Registration Open for Funded Project Areas


Construction is Underway! Olympic Fiber Corridor

After a year-and-a-half of planning and delays, fiber construction is beginning! PUD line crews are gearing up to hang fiber on power poles running down East Quilcene Rd and across the Bolton Peninsula beginning in early-July.

We are using this peninsula as a pilot project to test the process start-to-finish before extending across the entire Olympic Fiber Corridor. The construction process will go as follows:

1.     Overhead (hung on poles)

2.     Underground (buried in the ground) 

3.     Drops (this is the fiber from the street to the home, it will mostly go underground)

4.     Splicing (fusing the fibers together so light passes through)

5.     Installation/Activation (The fun part, when we install modems and routers in your home or business and turn them on, giving you better-than-most-of-Seattle internet even at the basic service level.)

Though we are running the process start to finish on the Bolton Peninsula first, overhead and underground fiber installation will move to other sections of the project area this fall. Our line crew will hang as much overhead fiber as they can until storm season begins. But, as we have over 200 miles of fiber to install in the Olympic Fiber Corridor alone, we’ll be contracting out most of the work, with multiple crews working simultaneously. We’ll have a more detailed construction schedule later this summer. 

One thing I forgot to mention: Site Visits!

Before we can install the drop fiber to each and every one of your homes, PUD staff will need to come by and map out the best route. If we can follow the electric cable from a pole to the house, the install will be very straightforward. In most cases, it won’t be that easy. Instead, we’ll be contracting with a crew to plow in the cable across your yard, alongside a paved drive, or up the center of a gravel drive, through the woods, or some combination of each. Plowing cable involves running a moderately heavy machine over the ground to cut a very narrow trench in the earth. It’s much less invasive than a mini-excavator but will have an impact on landscaping.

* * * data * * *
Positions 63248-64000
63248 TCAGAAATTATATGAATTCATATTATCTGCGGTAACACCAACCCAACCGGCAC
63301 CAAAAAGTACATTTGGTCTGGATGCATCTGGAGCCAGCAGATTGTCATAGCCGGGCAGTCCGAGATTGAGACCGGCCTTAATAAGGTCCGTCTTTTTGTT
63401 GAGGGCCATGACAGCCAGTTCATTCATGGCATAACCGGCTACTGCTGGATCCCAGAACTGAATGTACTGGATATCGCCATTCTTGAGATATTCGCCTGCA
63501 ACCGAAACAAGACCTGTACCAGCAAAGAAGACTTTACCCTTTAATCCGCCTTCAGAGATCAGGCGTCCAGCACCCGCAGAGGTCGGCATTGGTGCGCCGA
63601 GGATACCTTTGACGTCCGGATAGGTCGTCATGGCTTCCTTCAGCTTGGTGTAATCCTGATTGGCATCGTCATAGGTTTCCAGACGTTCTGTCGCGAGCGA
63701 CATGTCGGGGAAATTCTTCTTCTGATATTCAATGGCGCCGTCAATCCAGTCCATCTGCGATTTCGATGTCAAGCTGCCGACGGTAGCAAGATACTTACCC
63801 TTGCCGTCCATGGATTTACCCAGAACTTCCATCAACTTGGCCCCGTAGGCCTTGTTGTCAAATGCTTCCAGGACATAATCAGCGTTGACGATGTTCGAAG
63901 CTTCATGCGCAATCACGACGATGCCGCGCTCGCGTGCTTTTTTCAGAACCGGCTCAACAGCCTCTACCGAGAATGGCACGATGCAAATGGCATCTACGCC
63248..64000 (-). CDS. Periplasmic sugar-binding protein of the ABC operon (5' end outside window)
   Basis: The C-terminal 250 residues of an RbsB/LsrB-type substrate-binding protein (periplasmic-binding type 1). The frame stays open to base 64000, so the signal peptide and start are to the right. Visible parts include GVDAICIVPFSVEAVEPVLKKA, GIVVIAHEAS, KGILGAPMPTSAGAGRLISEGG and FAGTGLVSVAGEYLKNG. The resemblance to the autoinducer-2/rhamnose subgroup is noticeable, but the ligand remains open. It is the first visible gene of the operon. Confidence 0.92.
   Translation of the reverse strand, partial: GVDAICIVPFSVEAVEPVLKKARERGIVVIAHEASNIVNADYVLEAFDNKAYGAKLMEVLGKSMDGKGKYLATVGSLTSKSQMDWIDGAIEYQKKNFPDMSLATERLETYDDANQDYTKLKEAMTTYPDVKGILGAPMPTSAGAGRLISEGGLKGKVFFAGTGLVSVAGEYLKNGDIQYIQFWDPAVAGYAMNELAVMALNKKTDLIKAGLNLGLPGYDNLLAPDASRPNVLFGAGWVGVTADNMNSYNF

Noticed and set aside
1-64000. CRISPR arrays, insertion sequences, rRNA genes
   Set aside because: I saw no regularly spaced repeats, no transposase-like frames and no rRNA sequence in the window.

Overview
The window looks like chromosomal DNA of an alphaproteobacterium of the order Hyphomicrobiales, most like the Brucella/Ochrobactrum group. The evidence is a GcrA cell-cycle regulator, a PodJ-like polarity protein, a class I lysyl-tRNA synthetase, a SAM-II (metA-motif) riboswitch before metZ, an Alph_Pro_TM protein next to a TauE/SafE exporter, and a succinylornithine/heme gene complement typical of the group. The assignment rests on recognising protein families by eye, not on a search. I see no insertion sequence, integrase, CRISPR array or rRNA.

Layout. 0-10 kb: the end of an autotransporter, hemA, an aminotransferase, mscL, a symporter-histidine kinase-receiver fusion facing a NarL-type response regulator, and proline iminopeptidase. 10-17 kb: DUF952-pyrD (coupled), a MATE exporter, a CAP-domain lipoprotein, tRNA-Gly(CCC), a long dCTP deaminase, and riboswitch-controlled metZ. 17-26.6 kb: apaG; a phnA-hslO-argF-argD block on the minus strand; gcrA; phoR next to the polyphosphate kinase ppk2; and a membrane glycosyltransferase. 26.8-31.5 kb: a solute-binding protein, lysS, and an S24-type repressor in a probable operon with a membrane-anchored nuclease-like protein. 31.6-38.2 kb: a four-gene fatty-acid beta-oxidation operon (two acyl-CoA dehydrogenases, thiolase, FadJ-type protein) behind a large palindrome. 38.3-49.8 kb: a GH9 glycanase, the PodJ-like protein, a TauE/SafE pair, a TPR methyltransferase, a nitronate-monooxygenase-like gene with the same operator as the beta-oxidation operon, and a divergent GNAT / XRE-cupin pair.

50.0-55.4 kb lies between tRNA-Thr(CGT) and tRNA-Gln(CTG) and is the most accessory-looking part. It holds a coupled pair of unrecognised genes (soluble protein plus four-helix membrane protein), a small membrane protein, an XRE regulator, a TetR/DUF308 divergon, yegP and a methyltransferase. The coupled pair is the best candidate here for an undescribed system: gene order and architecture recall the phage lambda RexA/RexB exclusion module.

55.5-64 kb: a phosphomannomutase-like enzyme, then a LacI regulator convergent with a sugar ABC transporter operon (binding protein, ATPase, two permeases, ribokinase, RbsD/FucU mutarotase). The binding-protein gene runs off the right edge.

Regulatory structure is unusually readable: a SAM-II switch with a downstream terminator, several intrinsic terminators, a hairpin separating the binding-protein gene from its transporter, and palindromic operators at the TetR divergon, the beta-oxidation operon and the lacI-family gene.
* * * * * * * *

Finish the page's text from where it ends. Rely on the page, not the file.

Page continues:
Site visits will begin on the Bolton Peninsula starting in July. We will move as rapidly as we can to the rest of the project area soon after and should wrap up well before the end of the calendar year.  A couple of notes about the site visits: 

1)     Site visits will not be scheduled. We have around 1000 properties to cover in a short amount of time, making it impossible to do by appointment. If you are receiving this email, you have signed up for fiber, and we’ll be coming by sometime in the next few months to map the route. If you have any concerns or special information that can help our process (like the location of a septic field placed right between the house and the street), please send an email to

2)     The fiber will most likely end up a few feet from the meter (if the meter is installed on your home or business). If the meter is not on the home or was placed in location that has become hard to access, the fiber path will default to the simplest and shortest unobstructed route.

3)     Drop fiber mapping is an estimation process. There will be time to make limited adjustments immediately before and during the installation. Also, unlike the mapping, you will be contacted before plowing begins in your area.

One more thing: Make sure to tell any neighbors to sign up ASAP if they are on the fence. Only the first 60% of sign-ups are guaranteed installation at no charge. After the 60% quota is met, it’s likely to cost $750 per home. Also, for residents of the Bolton Peninsula, we want to connect as many of you as possible in the pilot program as soon as possible.

If your neighbor signs up late, we will not likely be back to complete their installation until summer of 2024. Encourage them to sign up now. 

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